Definition:(noun) - The Salon Cubists tended to follow the Picasso-Braque Early Cubism style through their exposure to this period of the two artists' work (1908 to 1910). They participated in public exhibitions (salons) as opposed to private galleries, such as the Salon d'Automne (the Autumn Salon) and the Salon des Indépendants (which occured in the spring salon).
The Salon Cubists also organized their own exhibition entitled Le Section d'Or (The Golden Section) during the fall of 1912.
Henri Le Fauconnier (1881-1946) was their leader. Le Fauconnier emphasized clear, geometrically rendered figures integrating with the background. His work was easier to figure out and often displayed didactic symbolic content. For example, Abundance (1910) features a nude women strutting along with a platter of fruit on her head and little boy at her side. In the background, you can see a farm, a city and a boat sailing on calm water. Abundance celebrates French culture: fertility, beautiful women, beautiful children, tradition (the female nude), and the land. Like Le Fauconnier, other Salon Cubists produced readable pictures with uplifting messages, inspiring the art historians' nickname "Epic Cubism."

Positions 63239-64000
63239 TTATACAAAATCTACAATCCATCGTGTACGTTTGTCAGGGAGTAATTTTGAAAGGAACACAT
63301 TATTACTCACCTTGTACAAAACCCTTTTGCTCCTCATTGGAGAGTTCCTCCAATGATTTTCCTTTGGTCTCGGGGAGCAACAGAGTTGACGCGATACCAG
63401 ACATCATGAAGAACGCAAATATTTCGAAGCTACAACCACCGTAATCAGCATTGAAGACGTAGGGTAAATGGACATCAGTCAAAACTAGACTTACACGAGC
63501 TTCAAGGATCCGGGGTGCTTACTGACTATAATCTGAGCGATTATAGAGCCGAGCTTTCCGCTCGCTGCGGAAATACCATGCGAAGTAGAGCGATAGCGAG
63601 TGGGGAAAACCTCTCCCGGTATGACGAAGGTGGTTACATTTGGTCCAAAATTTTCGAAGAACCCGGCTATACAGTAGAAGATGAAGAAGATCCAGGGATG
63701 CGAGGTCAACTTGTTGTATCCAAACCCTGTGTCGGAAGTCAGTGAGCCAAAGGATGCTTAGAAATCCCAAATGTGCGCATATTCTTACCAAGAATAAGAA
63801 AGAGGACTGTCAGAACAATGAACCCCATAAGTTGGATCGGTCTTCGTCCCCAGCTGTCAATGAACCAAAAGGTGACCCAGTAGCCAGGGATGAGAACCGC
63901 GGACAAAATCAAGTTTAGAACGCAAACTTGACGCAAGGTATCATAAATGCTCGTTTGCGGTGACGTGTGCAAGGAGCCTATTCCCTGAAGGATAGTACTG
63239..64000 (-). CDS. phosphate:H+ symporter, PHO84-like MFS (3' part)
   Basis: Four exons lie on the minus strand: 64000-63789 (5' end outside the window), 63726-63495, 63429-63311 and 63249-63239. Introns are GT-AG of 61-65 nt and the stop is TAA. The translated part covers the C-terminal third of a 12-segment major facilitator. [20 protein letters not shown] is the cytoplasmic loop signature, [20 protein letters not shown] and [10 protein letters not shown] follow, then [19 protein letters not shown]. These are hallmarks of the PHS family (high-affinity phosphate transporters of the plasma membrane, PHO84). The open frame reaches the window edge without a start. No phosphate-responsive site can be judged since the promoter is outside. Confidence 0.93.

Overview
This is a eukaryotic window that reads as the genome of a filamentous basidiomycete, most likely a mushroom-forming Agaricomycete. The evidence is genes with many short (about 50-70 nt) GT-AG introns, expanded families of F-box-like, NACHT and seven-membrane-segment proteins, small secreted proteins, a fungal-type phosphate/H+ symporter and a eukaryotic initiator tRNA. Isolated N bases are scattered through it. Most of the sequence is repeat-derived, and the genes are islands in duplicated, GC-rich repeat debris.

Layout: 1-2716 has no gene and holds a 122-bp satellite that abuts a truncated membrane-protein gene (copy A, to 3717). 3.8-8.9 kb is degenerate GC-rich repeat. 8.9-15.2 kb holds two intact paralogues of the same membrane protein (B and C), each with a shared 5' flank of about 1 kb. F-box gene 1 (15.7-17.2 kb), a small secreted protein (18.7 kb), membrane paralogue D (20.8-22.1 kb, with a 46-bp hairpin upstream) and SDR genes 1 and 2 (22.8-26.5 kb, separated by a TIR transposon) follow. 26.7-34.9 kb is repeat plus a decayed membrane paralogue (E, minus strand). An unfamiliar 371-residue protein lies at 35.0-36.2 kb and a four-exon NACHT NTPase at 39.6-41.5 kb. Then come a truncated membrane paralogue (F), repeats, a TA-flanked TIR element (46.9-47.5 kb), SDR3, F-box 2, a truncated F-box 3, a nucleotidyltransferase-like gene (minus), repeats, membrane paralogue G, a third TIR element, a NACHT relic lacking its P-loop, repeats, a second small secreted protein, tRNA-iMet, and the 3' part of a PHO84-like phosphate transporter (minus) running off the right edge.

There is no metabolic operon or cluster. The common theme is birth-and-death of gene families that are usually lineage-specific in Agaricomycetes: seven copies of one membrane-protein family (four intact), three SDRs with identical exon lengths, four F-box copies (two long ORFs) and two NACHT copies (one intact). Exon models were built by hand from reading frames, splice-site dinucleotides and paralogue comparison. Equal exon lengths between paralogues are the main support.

Other Salon Cubists were Jean Metzinger (1883-1956), Albert Gleizes (1881-1953), Fernand Léger (1881-1955), Robert Delaunay (1885-1941), Juan Gris (1887-1927), Marcel Duchamp (1887-1968), Raymond Duchamp-Villon (1876-1918), Jacques Villon (1875-1963) and Robert de la Fresnaye (1885-1925).
Because the Salon Cubists' work was more accessible to the public, their strong geometrical forms became associated with the look of Cubism, or what we call its "style." The Salon Cubists gladly accepted the label Cubism and used it to "brand" their controversial avant-garde art, inviting a whole host of press coverage - positive and negative.